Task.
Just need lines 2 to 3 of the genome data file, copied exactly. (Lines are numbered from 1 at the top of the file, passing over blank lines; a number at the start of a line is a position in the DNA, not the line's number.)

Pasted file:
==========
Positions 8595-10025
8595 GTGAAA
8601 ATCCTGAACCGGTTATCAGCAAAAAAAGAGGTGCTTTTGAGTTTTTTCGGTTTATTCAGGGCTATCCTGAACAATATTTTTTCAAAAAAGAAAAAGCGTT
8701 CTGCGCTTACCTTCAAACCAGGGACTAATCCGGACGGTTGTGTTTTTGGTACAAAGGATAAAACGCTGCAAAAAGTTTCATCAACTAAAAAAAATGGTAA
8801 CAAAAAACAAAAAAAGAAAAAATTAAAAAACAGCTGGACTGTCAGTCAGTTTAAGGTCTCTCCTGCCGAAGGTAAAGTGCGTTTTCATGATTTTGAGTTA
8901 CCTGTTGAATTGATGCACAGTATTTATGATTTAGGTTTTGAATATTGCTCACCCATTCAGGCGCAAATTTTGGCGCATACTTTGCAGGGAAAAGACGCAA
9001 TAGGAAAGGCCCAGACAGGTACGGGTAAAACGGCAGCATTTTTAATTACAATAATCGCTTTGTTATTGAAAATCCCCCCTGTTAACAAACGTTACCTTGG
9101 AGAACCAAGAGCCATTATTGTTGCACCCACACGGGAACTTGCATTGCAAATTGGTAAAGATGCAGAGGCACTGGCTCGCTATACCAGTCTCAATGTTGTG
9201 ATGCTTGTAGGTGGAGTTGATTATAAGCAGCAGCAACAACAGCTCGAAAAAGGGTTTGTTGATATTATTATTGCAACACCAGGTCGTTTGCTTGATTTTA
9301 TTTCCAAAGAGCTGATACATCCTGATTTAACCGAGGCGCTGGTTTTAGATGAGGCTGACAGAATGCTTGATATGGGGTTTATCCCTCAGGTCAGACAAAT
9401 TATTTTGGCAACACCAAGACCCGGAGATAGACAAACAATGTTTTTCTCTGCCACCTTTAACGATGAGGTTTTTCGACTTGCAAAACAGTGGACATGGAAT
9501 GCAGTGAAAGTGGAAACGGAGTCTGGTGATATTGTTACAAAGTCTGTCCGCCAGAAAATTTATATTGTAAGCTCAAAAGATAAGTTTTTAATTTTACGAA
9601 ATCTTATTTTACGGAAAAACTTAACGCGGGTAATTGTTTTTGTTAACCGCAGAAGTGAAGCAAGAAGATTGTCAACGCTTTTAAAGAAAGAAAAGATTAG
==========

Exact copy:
8595 GTGAAA
8601 ATCCTGAACCGGTTATCAGCAAAAAAAGAGGTGCTTTTGAGTTTTTTCGGTTTATTCAGGGCTATCCTGAACAATATTTTTTCAAAAAAGAAAAAGCGTT